3. Exercise. You may be tempted to crawl back into your warm bed rather than don workout clothes, but exercising in winter is key to beating SAD. When you exercise, your body releases endorphins, natural feel-good chemicals that can lift your mood. “Exercise for at least 30 minutes every day,” suggests Kalayjian. “Sign up now for an exercise class, join a gym, call up a friend or neighbor and set a standard time to meet and exercise together, or do whatever works to keep you motivated to exercise.” When possible, exercise outdoors to get the additional mood-lifting benefits of natural sunlight and fresh air.

4. Take a deep breath. Yoga, meditation, tai chi, and relaxation exercises all encourage you to take deep, diaphragmatic breaths. “The oxygen in your breath acts as a relaxer, which is helpful in fighting SAD,” says Kalayjian. Deep breathing exercises have been shown to trigger the body’s relaxation response, characterized by slower breathing, reduced blood pressure and a feeling of calm and well-being, according to the NIH’s National Center for Complementary and Alternative Medicine.

Experts at Harvard Medical School recommend this one-minute deep-breathing exercise: Place one hand on your lower belly. Breathe in slowly. Pause for a count of three, then breathe out. Pause for a count of three again. Continue for one minute. The hand on your belly should move every time you inhale and exhale.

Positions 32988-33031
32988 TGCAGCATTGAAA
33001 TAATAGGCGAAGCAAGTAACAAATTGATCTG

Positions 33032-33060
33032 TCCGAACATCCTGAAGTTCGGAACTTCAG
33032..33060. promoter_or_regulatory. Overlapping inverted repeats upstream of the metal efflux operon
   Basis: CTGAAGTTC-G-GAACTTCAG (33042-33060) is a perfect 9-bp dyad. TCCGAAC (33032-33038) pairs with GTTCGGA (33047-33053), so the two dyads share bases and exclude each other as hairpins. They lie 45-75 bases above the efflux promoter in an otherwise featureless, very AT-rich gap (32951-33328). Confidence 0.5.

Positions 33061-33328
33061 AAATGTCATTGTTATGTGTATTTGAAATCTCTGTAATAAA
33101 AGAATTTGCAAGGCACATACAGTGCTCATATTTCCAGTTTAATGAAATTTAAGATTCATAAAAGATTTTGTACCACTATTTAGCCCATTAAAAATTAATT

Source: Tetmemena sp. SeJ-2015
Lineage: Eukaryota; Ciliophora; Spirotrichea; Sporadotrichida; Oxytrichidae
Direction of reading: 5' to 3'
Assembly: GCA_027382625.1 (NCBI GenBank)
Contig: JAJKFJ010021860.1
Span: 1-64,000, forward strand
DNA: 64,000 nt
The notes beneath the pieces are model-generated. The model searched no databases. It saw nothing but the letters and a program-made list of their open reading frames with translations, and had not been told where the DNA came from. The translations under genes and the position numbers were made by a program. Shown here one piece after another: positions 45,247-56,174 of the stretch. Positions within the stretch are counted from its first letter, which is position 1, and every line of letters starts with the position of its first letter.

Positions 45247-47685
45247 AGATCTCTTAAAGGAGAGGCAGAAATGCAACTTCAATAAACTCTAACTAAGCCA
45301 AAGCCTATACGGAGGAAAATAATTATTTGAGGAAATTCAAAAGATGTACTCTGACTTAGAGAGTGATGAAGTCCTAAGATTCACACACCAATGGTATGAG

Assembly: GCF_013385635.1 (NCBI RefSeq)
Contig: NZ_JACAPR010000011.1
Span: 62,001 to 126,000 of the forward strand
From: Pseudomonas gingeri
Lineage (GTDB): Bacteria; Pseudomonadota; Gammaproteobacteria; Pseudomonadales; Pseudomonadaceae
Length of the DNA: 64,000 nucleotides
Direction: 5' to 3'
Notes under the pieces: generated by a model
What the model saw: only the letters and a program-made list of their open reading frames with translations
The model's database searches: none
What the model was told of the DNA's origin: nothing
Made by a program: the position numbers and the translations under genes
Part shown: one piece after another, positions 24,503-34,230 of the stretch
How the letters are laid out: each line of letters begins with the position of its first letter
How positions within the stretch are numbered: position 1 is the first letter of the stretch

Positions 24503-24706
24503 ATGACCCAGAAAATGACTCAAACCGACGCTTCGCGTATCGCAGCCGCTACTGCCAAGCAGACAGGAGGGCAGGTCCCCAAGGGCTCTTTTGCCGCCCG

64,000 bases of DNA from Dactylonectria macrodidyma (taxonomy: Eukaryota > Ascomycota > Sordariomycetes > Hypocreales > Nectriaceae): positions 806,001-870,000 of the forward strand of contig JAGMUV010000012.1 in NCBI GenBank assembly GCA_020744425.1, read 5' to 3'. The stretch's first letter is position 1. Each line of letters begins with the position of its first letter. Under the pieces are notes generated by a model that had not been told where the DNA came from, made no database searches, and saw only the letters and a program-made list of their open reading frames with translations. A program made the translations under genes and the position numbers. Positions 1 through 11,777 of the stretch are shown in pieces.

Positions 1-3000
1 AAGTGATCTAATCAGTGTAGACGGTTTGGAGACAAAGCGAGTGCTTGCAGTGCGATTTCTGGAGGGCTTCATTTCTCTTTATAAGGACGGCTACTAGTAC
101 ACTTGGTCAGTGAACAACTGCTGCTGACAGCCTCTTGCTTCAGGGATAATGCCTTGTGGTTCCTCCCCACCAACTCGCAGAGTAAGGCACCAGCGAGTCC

5. Try some anti-SAD foods. Many people with SAD crave carbs, but giving in to those urges can ultimately make you feel worse. Instead, stock your refrigerator and pantry with healthy, mood-boosting foods including green, leafy vegetables and berries. These are high in antioxidants, which some research suggests might help reduce depression and anxiety.

Eating foods rich in omega-3 fatty acids, such as salmon and trout, may also reduce your risk for depression and even help you concentrate.

6. Consider talking to a counselor or therapist. Studies indicate that one form of therapy, known as cognitive behavioral therapy, can improve SAD symptoms when used alone or in combination with light therapy.

7. Skip the wine. Limit your consumption of alcohol or don’t drink it at all if you are battling SAD. Over time, excessive drinking can increase your risk for depression and anxiety according to the Centers for Disease Control and Prevention.

8. Plan a vacation in the sun. Easier said than done, especially on a limited budget, but there is good evidence that a week in the tropics in the dead of winter can have long-lasting mood-lifting effects. One possible reason is that a tropical vacation can give you a big dose of vitamin D. “Some people with SAD find if they can go to a warm, sunny climate for a week or two in the winter, they feel much better for several months,” says Dr. Kalayjian.

9. Talk to your doctor. If your symptoms persist or worsen, and especially if you begin to have thoughts about suicide, seek help right away. You may be experiencing an unusually severe case of SAD or another type of depression. Your doctor can prescribe an antidepressant or other kind of treatment that can help you.